Juve’s semi-final success over Inter in 1983 owed plenty to a phenomenal first eight minutes of the first leg played at the Stadio Comunale in Turin, in which Giuseppe Baresi’s own goal, under pressure from Michel Platini, and Giuseppe Galderisi put the Bianconeri 2-0 up and in the driving seat.
Coppa Italia: Five unforgettable semi-finals
Graziano Bini’s 63rd-minute strike for the visitors and Paolo Rossi’s penalty miss meant that Juve headed into the second leg at the San Siro with the slenderest of leads, but a 0-0 draw saw them home and dry to the final, where they would ultimately beat Verona 3-2 in a dramatic two-legged contest.
In 1990, it was the turn of Roma to stand in the way of Juventus and the Coppa Italia final. The Bianconeri, however, were determined to make sure that the Giallorossi would not be blocking their route for long and built a healthy 2-0 lead after the first leg in Turin thanks to Pierluigi Casiraghi’s brace.
That advantage would be wiped out before the break of the return game in Rome following Fabrizio Di Mauro’s strike and Dario Bonetti’s own goal.
Heading into the changing rooms for half-time, whatever manager Dino Zoff said to his players certainly seemed to have the desired effect, Angelo Alessio and Salvatore Schillaci putting the Bianconeri 4-2 up on aggregate. Antonio Tempestilli would pull one back for Roma on 73 minutes, but Juve held on for the victory. Zoff’s men ultimately defeated Milan in the final.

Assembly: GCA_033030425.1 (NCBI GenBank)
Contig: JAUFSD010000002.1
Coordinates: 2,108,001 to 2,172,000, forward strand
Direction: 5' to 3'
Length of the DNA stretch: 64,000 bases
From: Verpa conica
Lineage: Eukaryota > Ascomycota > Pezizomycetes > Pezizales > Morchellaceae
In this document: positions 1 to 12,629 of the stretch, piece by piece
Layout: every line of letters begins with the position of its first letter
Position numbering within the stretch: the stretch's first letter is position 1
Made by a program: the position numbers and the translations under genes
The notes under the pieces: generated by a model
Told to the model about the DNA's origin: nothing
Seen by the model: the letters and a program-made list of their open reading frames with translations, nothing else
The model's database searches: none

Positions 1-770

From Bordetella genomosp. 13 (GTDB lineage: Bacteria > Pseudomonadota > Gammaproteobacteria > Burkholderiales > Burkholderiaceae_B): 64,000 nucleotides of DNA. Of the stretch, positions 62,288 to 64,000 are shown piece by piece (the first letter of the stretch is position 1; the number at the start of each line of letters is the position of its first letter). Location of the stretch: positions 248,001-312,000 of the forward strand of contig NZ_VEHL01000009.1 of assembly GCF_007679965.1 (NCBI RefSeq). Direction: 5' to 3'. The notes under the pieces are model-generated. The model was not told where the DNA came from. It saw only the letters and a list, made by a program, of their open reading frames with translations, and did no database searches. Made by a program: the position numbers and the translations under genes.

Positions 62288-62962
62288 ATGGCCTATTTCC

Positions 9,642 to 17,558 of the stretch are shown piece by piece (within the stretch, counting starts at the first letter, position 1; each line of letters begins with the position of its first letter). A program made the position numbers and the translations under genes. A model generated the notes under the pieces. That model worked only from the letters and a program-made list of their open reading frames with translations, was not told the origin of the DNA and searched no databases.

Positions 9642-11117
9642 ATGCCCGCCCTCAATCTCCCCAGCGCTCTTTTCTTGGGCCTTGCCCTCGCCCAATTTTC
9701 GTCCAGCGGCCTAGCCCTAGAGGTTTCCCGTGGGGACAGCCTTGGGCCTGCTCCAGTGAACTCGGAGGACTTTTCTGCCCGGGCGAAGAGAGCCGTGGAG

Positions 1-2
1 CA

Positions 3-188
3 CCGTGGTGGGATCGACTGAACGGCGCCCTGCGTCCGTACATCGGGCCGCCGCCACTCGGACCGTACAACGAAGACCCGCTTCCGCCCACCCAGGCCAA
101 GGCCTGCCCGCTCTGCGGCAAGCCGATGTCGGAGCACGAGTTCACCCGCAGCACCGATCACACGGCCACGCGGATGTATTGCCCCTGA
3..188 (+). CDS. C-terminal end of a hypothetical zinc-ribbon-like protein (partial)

From one Roman team to another: 1995’s semi-final saw Juventus take on Lazio, this time with the first leg taking place in the Eternal City.
Fabrizio Ravanelli’s goal saw the Bianconeri leave the Stadio Olimpico 1-0 to the good, but the slender lead would only last for 14 minutes of the second game when Paolo Sousa put through his own net.
Giancarlo Marocchi restored the hosts’ advantage that was doubled shortly later by Roberto Baggio’s injury-time penalty, and Marcello Lippi’s charges would go on to lift the cup at the end of the campaign, Sergio Porrini and Ravanelli netting in the 2-0 final win over Parma.
Twenty years on from their previous Coppa Italia triumph, Juventus had their work cut out to end the wait for glory after going down 2-1 to Fiorentina in their semi-final first leg at Juventus Stadium courtesy of strikes by Mohamed Salah either side of Fernando Llorente’s 24th-minute finish.
One month later, however, Massimiliano Allegri’s men played the perfect match in Florence, blowing their opponents away 3-0 on the night thanks to goals from Alessandro Matri, Roberto Pereyra and Leonardo Bonucci, setting up a final against Lazio, in which the Bianconeri sealed an historic 10th Coppa crown.
A tie of two halves in the most precise way possible, until penalties eventually saved the day.
Far and away superior in the first leg at Juventus Stadium, the Bianconeri made their dominance count and established a 3-0 lead through Alvaro Morata’s brace and Paulo Dybala late on.
The return match at the San Siro, however, saw the boot placed on the other foot as Inter put three past Juventus in regulation time to ultimately force spot-kicks, Bonucci netting the decisive penalty.
The dramatic win paved the way to the final in Rome, in which they beat Milan 1-0 with Morata striking in extra time.
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